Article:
The basic house has under-staircase storage, which is more practical, but less beautiful. Read more about this symmetrical Swedish residence here.
The stairs and the wood paneling were designed and built by wood-worker Noah Israel, a longtime neighbor and friend. Read more about this mountaintop dwelling here.
The rear facade is a complex articulation of angles and walkways. Read more about this cascading architectural wonder here.
The top of the house is dedicated to a dining area and a kitchen outfitted with steel-topped cabinets from Sanwa Company. Read more about this dimensional three-storied Japanese home here.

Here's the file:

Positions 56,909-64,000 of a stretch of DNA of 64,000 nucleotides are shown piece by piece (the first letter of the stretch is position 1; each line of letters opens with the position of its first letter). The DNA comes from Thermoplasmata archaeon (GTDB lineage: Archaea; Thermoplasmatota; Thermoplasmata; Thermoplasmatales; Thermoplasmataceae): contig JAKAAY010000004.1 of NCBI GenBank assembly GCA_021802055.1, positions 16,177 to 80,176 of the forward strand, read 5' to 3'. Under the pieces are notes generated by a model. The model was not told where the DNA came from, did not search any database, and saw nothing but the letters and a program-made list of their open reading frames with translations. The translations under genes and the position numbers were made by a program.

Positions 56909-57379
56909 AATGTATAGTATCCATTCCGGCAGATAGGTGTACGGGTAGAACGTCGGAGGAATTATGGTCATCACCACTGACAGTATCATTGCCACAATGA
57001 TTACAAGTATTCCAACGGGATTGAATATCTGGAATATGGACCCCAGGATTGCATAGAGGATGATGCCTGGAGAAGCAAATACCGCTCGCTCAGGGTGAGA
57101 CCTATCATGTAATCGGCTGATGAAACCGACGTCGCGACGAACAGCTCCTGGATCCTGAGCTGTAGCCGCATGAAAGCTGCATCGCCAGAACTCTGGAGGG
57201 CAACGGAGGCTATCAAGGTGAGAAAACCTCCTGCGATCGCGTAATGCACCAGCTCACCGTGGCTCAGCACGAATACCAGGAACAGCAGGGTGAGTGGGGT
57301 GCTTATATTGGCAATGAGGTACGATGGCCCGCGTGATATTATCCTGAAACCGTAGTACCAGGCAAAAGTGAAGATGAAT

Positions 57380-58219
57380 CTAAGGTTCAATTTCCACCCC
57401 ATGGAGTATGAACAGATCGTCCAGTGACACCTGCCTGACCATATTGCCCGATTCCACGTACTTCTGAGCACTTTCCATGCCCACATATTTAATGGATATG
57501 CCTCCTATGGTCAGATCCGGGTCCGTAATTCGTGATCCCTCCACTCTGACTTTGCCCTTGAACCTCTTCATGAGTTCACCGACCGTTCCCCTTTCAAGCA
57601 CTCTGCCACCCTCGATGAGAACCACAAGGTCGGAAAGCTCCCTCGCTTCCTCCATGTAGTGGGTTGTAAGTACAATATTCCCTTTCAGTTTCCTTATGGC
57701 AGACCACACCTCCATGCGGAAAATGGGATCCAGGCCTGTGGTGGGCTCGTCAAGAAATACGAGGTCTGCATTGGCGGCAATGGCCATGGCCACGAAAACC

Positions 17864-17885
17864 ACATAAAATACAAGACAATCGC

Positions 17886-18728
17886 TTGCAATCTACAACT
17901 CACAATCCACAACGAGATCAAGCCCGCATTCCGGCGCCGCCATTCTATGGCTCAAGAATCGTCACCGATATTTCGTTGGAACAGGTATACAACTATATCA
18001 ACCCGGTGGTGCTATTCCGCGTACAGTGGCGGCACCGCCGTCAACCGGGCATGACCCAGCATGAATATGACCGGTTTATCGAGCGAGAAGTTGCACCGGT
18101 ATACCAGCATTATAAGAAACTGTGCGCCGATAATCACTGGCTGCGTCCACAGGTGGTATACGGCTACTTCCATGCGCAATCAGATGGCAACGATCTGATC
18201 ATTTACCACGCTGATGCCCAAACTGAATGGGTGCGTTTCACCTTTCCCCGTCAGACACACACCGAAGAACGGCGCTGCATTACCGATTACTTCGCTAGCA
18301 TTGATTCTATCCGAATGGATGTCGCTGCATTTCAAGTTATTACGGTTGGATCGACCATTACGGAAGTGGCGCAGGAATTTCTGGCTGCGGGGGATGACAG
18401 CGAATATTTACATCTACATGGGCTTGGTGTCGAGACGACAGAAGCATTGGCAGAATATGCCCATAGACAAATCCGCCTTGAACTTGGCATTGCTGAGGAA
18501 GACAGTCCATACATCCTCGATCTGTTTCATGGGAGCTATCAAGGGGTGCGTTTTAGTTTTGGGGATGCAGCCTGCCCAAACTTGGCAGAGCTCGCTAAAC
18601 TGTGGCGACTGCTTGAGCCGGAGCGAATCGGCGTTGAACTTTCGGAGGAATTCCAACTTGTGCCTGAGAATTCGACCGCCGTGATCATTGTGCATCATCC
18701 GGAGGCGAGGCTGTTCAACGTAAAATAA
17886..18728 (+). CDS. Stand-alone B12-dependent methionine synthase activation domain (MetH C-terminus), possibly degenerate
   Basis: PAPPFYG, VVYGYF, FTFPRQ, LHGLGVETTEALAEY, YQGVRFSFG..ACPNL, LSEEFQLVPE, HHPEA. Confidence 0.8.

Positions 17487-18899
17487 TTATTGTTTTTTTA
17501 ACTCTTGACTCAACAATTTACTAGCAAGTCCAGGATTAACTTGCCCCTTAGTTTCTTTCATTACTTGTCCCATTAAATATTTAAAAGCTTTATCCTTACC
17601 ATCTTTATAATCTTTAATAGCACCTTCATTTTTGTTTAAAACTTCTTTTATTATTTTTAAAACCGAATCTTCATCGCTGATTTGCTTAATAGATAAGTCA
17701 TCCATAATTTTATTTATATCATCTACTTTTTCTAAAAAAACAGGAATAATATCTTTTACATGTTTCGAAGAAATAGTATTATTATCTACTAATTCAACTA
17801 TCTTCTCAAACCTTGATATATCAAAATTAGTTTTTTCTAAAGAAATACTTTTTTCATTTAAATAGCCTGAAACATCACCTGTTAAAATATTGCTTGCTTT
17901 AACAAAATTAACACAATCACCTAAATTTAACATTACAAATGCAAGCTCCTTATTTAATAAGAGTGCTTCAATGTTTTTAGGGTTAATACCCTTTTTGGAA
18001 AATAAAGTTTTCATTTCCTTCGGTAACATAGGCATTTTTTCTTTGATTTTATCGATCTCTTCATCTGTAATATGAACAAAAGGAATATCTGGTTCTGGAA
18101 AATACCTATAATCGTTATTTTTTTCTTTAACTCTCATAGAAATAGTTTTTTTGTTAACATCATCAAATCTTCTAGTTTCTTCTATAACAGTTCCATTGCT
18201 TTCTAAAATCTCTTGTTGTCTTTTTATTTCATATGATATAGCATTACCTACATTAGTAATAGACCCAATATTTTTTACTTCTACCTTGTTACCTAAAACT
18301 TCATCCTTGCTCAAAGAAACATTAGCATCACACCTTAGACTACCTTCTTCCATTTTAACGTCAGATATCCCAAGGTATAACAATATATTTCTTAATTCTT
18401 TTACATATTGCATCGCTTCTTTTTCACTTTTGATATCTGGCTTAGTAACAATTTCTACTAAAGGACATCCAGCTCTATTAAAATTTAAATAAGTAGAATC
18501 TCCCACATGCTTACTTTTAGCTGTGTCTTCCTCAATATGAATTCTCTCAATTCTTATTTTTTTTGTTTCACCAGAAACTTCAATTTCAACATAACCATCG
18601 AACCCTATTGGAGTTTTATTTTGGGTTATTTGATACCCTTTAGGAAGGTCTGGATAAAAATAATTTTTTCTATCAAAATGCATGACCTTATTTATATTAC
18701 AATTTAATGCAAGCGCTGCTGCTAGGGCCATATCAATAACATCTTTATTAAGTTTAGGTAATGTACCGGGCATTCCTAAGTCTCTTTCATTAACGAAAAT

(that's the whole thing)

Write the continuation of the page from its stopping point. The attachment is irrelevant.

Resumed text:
The wood-and-steel open staircase wends its way up three stories, supported by a concrete structural wall embedded with PVC tubes and bare lightbulbs. Read more about this 21st-century Argentine home here.
Matthew Trzebiatowski matched an extreme aesthetic to an extreme climate, but his sustainable moves took a gentler approach. Read more about this eye-catching architecture here.
The "floating" staircase is actually supported by steel rods hidden within each step. Read more about this sustainable vertical loft here.